Opinion: The Day the Future Died: How STAR TREK Ran Out of Gas

David Reddish
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“To boldly go where no man has gone before…”  So the opening narration claims, and since it debuted in 1965, Star Trek became the epitome of optimistic futurism.  What began as a cult show–and a failed one at that–became a cultural touchstone, and quite likely the most influential television show in history, as well as a long running series of films.  Even Americans who have never seen an episode or film know of the pensive Mr. Spock, the transporter, the alien Klingons and the famous warp speed.  As the fiftieth anniversary celebration of the beloved franchise approaches though, Star Trek has become less of a pop culture driving force, and more of a bumper sticker on a sputtering, self-renewing money machine.  How did something so influential become something so cheap?  What happened to Star Trek, and can it ever regain its emeritus status again?

The Show That Wouldn’t Die

Born of the 1960s thirst for television content, series creator Gene Roddenberry envisioned the show as a sort of alternative to the popular western dramas of the era.  Roddenberry dubbed it “wagon train to the stars,” a sort of caravan aboard a space ship journeying from planet to planet, exploring the universe and having wild adventures.  Just like cowboys, Captain Kirk and his crew carried futuristic six shooters at their hips–phasers–and much like a covered wagon heading West, encountered mysterious and savage tribes of aliens, substituting for the 60s caricatures of Native Americans.  Kirk’s two most loyal aids on his trip, Dr. McCoy and Spock, fill in for the western stock characters of the Indian guide and the grizzled traveler, and throughout the voyages of the Starship Enterprise, the crew always brings enlightened thoughts to alien civilizations still relying on violence and savagery to survive.  The principles of Star Trek as embodied by Starfleet represented American exceptionalism at its most idealistic–the hope for a world of evolved thought and technology.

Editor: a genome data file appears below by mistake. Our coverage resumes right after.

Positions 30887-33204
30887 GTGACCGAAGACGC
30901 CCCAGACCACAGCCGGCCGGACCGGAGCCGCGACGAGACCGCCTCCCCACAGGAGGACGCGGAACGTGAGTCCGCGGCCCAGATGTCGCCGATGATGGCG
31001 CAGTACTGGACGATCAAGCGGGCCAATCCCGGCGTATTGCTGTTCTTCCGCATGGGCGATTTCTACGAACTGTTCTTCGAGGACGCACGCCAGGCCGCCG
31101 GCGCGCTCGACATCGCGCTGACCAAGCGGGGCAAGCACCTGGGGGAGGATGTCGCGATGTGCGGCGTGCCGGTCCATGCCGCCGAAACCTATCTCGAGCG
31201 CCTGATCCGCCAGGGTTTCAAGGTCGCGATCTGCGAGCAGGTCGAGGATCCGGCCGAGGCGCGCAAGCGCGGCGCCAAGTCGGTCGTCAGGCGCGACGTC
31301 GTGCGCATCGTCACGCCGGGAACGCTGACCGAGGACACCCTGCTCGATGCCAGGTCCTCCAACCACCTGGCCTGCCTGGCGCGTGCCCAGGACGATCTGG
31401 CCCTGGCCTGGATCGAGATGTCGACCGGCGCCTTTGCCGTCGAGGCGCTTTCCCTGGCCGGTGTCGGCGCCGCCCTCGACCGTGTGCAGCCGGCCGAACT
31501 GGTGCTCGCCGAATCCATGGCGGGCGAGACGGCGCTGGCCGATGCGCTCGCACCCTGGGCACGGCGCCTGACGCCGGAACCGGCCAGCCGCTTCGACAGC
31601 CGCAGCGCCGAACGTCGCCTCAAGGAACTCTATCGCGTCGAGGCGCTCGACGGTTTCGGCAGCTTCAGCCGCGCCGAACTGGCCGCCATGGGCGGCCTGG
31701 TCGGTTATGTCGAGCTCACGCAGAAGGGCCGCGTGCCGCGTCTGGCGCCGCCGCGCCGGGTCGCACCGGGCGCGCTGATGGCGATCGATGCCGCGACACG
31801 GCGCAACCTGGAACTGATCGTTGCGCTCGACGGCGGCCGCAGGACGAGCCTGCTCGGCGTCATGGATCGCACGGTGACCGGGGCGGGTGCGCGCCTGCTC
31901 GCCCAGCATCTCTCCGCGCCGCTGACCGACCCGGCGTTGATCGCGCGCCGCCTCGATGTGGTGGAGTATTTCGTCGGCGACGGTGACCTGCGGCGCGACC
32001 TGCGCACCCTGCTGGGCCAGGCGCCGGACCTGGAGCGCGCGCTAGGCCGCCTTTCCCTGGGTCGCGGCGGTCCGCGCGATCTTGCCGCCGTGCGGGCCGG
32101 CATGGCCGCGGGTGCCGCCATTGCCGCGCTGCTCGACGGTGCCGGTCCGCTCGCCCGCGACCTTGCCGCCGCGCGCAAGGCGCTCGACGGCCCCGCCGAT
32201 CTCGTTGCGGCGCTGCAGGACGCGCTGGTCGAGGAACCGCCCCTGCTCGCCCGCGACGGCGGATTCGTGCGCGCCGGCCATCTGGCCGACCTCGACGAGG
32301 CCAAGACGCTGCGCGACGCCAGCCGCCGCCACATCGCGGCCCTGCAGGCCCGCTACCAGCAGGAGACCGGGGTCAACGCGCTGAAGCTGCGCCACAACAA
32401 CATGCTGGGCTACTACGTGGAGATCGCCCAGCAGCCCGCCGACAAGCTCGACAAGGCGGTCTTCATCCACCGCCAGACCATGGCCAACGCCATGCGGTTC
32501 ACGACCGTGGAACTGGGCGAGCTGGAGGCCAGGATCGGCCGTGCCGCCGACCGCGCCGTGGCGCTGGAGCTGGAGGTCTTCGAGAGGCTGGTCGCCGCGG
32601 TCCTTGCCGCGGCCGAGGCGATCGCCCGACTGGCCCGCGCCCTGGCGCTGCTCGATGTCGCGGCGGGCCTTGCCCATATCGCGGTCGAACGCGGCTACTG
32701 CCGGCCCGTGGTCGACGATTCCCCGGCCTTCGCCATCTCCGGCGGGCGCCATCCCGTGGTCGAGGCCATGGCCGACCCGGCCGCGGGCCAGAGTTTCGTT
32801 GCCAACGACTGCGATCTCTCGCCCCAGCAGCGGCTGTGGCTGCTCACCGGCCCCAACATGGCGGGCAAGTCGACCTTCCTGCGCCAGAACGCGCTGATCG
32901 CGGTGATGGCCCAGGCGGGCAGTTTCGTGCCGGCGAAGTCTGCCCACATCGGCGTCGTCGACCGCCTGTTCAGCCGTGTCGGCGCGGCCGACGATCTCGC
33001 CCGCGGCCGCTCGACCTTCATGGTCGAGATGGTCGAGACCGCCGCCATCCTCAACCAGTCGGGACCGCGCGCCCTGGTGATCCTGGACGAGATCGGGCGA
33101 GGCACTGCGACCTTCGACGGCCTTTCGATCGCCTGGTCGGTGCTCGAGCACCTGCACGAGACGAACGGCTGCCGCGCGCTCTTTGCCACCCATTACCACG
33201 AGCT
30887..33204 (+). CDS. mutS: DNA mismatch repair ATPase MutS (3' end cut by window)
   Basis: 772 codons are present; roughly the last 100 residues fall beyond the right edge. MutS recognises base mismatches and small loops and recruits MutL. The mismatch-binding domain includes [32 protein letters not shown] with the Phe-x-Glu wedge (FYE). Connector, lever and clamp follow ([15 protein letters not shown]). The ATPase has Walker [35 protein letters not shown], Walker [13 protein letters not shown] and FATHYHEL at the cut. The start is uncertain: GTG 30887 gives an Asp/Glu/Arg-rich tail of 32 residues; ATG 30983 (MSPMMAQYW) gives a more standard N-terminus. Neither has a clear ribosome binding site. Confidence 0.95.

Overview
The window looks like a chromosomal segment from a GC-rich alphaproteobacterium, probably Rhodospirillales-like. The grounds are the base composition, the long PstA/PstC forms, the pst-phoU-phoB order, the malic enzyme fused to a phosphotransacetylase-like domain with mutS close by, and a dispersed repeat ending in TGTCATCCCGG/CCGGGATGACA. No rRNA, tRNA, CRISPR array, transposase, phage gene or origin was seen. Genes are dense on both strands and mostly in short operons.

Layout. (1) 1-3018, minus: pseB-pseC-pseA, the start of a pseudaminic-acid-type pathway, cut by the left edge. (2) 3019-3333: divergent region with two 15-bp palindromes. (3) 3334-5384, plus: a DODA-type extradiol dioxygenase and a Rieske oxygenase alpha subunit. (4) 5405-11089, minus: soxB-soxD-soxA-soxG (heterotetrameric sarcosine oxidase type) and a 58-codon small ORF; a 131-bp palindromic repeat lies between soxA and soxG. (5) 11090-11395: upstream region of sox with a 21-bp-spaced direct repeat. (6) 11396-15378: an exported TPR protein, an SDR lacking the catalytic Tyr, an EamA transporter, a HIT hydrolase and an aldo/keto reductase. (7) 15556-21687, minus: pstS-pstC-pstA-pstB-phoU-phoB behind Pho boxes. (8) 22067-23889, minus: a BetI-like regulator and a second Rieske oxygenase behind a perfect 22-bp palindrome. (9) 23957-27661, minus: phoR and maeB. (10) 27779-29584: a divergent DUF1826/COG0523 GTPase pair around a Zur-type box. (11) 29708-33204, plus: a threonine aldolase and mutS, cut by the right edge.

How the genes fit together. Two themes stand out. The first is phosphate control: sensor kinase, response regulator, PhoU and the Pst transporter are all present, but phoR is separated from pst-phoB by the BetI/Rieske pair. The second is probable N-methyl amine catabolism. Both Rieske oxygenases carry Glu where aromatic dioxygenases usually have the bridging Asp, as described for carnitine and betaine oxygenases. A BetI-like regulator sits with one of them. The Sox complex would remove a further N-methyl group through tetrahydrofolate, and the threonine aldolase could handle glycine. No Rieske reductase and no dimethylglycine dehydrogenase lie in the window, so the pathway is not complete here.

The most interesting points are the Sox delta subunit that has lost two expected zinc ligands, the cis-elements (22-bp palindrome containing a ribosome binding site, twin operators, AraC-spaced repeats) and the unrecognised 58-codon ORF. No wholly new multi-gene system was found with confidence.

Even the untimely cancellation of the show could not dim the hope it brought to the audience, and after ten years in reruns and a brief animated series, Star Trek rose again, this time to the big screen.  In the wake of Star Wars, Hollywood rushed to science fiction in hopes of creating blockbusters, and Paramount the parent studio of Trek, spared no expense in reviving the show as a big-screen mammoth.  In an ironic twist, the original cast members who had struggled for work following the demise of the series now found themselves at the center of a major production under the watchful direction of Oscar-winner Robert Wise.  Star Trek: The Motion Picture, though plagued by legendary production problems, revived the series in the popular consciousness, even as it was criticized for being too ponderous.  Paramount commissioned a sequel a few years later, and with the cast aging and wishing to move on beyond the typecasting of their characters, opted to kill off the beloved character of Spock.  The film proved so successful, however, that Spock returned, and a series of additional sequels would follow, each a rollicking adventure indicative of the 1980s space milieu.

The 80s space adventures of Star Trek prompted a return to television, and with the original cast about to qualify for Medicare, Paramount opted to introduce a new cast.  Set 100 years after the adventures of Captain Kirk, Star Trek: The Next Generation proved a television sensation, running seven seasons, netting several Emmy awards, and spawning four long-running TV spin offs.  The story style expanded from the Kirk-Spock-McCoy triad into a full-blown ensemble show, maintaining the space adventure format, almost to a fault.  The 1990s saw the Next Generation cast step up to carry the cinematic torch, though without the long-running success of the original films.

As the TV franchise stalled as well, Paramount looked for ways to revive their golden egg-laying goose.  Enter J.J. Abrams, a failed actor and derided screenwriter who found success as a television producer.  Abrams, who by his own admission had no respect for the thoughtful science fiction of the earlier iterations of Trek would seek to make it financially viable again.  Taking a cue from the blockbuster Star Wars prequel films, Abrams opted to revive the series as a space opera, scoring a hit with 2009s eponymous reboot.  2013’s less-successful follow up would prove a let down to audiences and to Paramount, but in order to understand its failure, the success of the initial series on both film and television must be evaluated.